Dr. Thomas Alexander was a son of Maj. John Alexander, who was written about in this space a few days ago.

As we well know, sometimes an epitaph is just a nice sentiment or catchy phrase, and does not really tie directly to the individual being memorialized. In the case of Dr. Alexander, however, the verse really does seemingly reflect he and his personality. I'll fill you in on that by posting his slightly lengthy obituary tomorrow.

To All Our Angel Mothers

Even to those gone before, and of course, those thankfully still among us -

Happy Mother's Day!


Major John Alexander: The Patriot, Soldier, & Christian

John Alexander was born about 1755 in Fountain Inn, South Carolina to James Alexander and Mary Peden. John's brother James and uncles John, Samuel, and David Peden founded the oldest Presbyterian Church in Greenville County, South Carolina in 1786, named Fairview. Legend has it the church was named after the old gray stone church in Antrim County, Ireland, from which it's (Peden) founders came to America in 1773.

The land on which the South Carolina church was built was given to the founders in lieu of payment for their service during the Revolutionary War. Prior to that, the land was in the hands of the Cherokee Indians.

John Alexander, though not considered a founder of the church (but an early member and one of the first elected elders), also served during the American Revolution. He was part of the Tyger Irish Company who participated in the Battle of Kings Mountain.

About 1786, John Alexander married Elizabeth Williamson. According to The Pedens of America, Elizabeth …

Lothrop Withington, Noted Genealogist Lost at Sea

Saturday, May 7th, 2011 marks the 96th anniversary of the sinking of the Lusitania by a German u-boat off the coast of Ireland in World War I. I don't know a whole lot about the sinking, so was doing a little reading on the subject yesterday. More than one thousand people lost their lives, and about 130 of those lives lost were American (I see different numbers in different articles, ranging from 124 to 128). I also found a list of "notable" men, women, and children who were passengers on the ill-fated vessel. Some survived, but most did not. Entire families were lost at sea. Many, many bodies were never even recovered.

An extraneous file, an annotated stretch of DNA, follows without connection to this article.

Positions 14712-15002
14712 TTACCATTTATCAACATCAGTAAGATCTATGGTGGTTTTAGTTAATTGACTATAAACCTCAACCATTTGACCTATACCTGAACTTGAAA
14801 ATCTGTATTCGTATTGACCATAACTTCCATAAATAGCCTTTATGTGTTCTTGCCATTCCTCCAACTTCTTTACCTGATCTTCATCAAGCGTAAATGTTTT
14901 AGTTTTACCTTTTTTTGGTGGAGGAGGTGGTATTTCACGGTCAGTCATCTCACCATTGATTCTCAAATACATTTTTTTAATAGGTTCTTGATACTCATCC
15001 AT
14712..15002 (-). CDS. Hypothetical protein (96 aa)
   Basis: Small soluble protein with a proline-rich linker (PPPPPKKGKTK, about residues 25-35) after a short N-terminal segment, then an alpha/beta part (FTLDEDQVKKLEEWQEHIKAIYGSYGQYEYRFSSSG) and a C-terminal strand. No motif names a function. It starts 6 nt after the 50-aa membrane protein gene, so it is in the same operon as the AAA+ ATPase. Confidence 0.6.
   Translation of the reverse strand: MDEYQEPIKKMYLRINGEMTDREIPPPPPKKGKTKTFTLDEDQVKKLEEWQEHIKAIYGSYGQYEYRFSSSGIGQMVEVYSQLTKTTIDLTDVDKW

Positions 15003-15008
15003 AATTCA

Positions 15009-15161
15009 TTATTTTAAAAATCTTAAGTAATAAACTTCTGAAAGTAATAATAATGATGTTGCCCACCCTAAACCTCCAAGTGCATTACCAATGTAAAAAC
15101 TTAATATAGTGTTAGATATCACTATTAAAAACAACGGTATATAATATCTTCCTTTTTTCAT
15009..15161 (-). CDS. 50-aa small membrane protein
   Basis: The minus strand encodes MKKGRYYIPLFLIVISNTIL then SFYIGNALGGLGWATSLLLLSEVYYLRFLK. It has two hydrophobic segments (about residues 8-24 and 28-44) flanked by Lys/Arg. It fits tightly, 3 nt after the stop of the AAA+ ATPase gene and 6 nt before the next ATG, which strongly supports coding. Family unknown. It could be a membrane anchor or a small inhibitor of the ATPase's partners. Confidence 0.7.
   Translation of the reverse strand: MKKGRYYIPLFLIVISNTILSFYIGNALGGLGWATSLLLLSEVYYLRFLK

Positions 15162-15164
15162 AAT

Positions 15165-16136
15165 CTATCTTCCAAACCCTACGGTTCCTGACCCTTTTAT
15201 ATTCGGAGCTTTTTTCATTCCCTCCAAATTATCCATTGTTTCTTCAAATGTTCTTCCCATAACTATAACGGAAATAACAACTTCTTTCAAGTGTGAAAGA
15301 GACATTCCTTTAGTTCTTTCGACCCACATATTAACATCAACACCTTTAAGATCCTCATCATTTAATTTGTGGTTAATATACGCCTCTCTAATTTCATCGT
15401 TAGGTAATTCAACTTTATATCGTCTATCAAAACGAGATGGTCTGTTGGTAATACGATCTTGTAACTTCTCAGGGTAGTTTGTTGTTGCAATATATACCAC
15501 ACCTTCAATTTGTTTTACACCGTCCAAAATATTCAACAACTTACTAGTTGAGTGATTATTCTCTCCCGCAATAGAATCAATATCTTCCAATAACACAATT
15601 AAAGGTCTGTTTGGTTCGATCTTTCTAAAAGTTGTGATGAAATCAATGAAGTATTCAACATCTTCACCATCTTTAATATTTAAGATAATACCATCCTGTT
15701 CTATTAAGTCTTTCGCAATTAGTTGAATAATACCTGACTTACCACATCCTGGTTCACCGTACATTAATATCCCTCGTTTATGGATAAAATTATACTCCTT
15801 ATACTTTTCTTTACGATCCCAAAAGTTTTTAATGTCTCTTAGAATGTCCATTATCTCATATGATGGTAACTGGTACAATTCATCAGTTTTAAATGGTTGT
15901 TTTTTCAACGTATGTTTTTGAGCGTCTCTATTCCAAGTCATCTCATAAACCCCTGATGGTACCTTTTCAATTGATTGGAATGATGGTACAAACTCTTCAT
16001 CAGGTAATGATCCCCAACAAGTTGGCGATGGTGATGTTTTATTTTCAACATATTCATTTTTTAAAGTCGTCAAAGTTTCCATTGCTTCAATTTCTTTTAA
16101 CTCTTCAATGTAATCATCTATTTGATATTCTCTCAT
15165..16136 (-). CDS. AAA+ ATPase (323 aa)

On that list as one of the lives drowned with the Lusitania was that of a noted genealogist, Mr. Lothrop Withington. He was memorialized in the New England Historical and Genealogical Register (Volume 70, published 1916) in the section entitled "Report of the Historian: Necrology for 1915."
LOTHROP WITHINGTON of London, England, a resident…

For the Love of Dog (National Pet Week Wordless Wednesday)

From the American Revolution to the War on Terror

With every fiber of my being, I thank each and every soldier that has ever fought for my freedom and my safety, as well as that of my ancestors. Hundreds of thousands have paid the ultimate price of death, and words will never adequately express my gratitude. God bless America.



blog.SouthernGraves.net

The hand of the Lord came upon me and brought me out in the Spirit of the Lord, and set me down in the midst of the valley; and it was full of bones. Then He caused me to pass by them all around, and behold, there were very many in the open valley; and indeed they were very dry. And He said to me, "Son of man, can these bones live?"

So I answered, "O Lord God, You know."

Again He said to me, "Prophesy to these bones, and say to them, 'O dry bones, hear the word of the Lord!' Thus says the Lord God to these bones: 'Surely I will cause breath to enter into you, and you shall live...'" (Ezekiel 37:1-5, NKJV)